'Lussekatter' the recipe and saffron from Gotland..
Chef Mattias Palmqvist at Stafva gård on Gotland knows a thing or two about this fragrant, aromatic, exotic spice, which happens to be the most expensive in the world. Gotland is famous for its saffron pancakes, but Palmqvist likes to experiment, and among the novelties are julost (Christmas cheese) with saffron and golden yellow saffron honey.
“People often think of saffron either as a spice for lussebullar (the Swedish buns served at Lucia and Christmas) or for fish soup. But actually saffron can lift almost any type of food, it’s more a question about daring. Why not make an ordinary stew a bit luxurious with some saffron?” ADVERTISEMENT
Saffron, Palmqvist explains, gets along nicely with fish and seafood, pears and walnuts but can also be added, with great results, to baked goods and ice cream. Palmqvist says a few drops of alcohol or neutral cooking oil will bring up the aroma even more. (Try for instance our recently published Saffron oven pancake - unbeatable!) or, saffron cake, saffron biscotti with pecans, and the mini scones with saffron and figs: Season for Saffron
“Fat is also a good companion to saffron. Use real butter, no substitutes, when you bake lussebullar. But treat the spice with respect. It’s a bit like chili, begin with a little bit and then add more as you go along.” It takes between 70 000 and 150 000 flowers to make a kilo of saffron and at Stafva gård the harvest this year was about 15 000 flowers, which means around 100 gram of saffron. Each flower is handpicked and a days worth of work usually means a handful of pistils. No wonder saffron is expensive! On the other hand, a little bit goes a long way.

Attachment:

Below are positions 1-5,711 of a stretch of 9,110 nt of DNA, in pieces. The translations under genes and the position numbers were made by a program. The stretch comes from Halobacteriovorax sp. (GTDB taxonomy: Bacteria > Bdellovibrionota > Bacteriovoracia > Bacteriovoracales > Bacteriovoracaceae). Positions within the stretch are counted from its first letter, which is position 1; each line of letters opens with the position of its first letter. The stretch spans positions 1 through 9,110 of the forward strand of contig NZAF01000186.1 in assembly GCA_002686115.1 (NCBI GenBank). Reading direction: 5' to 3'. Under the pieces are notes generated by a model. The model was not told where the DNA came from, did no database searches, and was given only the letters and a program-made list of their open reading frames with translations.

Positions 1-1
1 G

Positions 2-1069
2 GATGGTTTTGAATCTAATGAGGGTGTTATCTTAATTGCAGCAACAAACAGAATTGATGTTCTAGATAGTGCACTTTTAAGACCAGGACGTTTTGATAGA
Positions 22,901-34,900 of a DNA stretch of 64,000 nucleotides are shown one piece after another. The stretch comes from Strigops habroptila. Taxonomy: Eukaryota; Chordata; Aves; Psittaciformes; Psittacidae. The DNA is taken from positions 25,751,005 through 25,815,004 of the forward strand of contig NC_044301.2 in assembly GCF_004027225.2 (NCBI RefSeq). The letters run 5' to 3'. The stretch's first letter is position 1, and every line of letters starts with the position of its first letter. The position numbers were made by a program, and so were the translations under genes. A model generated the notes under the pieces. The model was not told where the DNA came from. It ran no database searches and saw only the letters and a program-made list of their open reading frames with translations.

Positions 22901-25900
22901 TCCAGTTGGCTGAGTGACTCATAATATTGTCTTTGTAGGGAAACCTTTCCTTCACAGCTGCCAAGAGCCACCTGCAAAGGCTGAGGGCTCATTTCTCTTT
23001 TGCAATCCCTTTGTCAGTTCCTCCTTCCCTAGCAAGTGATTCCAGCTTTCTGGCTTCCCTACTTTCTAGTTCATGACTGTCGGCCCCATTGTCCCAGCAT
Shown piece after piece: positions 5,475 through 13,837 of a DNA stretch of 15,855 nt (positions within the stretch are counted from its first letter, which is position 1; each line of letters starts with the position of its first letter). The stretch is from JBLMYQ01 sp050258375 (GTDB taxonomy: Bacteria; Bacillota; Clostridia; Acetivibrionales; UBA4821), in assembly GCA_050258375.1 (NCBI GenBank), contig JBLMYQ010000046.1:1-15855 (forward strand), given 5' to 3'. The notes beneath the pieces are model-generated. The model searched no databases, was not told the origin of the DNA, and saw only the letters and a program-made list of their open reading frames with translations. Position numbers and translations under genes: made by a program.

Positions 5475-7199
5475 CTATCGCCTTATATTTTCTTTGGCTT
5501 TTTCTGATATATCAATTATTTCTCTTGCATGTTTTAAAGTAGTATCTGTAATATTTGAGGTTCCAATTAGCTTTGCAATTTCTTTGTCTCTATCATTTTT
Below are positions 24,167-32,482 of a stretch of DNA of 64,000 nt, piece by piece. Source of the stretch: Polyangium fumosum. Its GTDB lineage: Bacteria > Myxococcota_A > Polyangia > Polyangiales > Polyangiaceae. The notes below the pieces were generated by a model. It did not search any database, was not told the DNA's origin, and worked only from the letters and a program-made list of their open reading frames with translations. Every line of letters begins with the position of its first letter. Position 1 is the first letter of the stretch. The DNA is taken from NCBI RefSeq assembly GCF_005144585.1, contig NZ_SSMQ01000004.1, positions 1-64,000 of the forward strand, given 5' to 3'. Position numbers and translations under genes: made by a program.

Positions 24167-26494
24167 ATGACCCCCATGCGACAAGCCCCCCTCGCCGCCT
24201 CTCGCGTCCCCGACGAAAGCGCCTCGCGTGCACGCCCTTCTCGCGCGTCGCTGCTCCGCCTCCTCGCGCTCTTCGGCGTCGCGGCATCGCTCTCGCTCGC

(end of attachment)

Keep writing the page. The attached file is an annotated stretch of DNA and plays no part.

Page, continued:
“There’s no other spice like saffron,” Palmqvist continues. “It has a sour character which becomes spicy and then continues to take a warm and floral character. A few strands is enough to get that effect.” In Sweden you can buy both pistils and ground saffron, but Palmqvist prefers the pistils, which have a stronger taste and a deeper color. “When you grind them, part of the natural aromas disappear,” he says. www.stafva.se
Lussekatter (Saffron buns)
300 ml milk (1 1/4 Cups)
1 g saffron (1 gram = 0.035 ounce)
50 g baker's yeast (50 g (1.76 oz) Fresh yeast)
150 g sugar (3/4 Cup)
125 g butter (9 Tbsp)
700 g all-purpose flour (5 1/2 - 5 2/3 Cups)
0.5 teaspoon salt
raisins (for decoration)
Preheat oven to 475F. Crumble the yeast in a big bowl. Melt the butter and add the milk and make sure the mixture is about 37C (100F). Pour the mixture over the yeast, and stir until yeast is dissolved. Then add the sugar, the saffron, the salt and then, a little at a time, the flour. Mix into a smooth dough. Cover the dough with a tea towel and let rise for 30 minutes. Knead the dough and divide it into 25-30 pieces and form buns the shape of lussekatter. Press raisins in. Cover the buns with the towel and let them rise for another 40 minutes. Beat the egg and brush them, and bake for 5-10 minutes. Let cool.
'Lussekatter' - Saffron buns - a must on the plate when Lucia arrives on December 13. On the Swedish tradition of Lucia: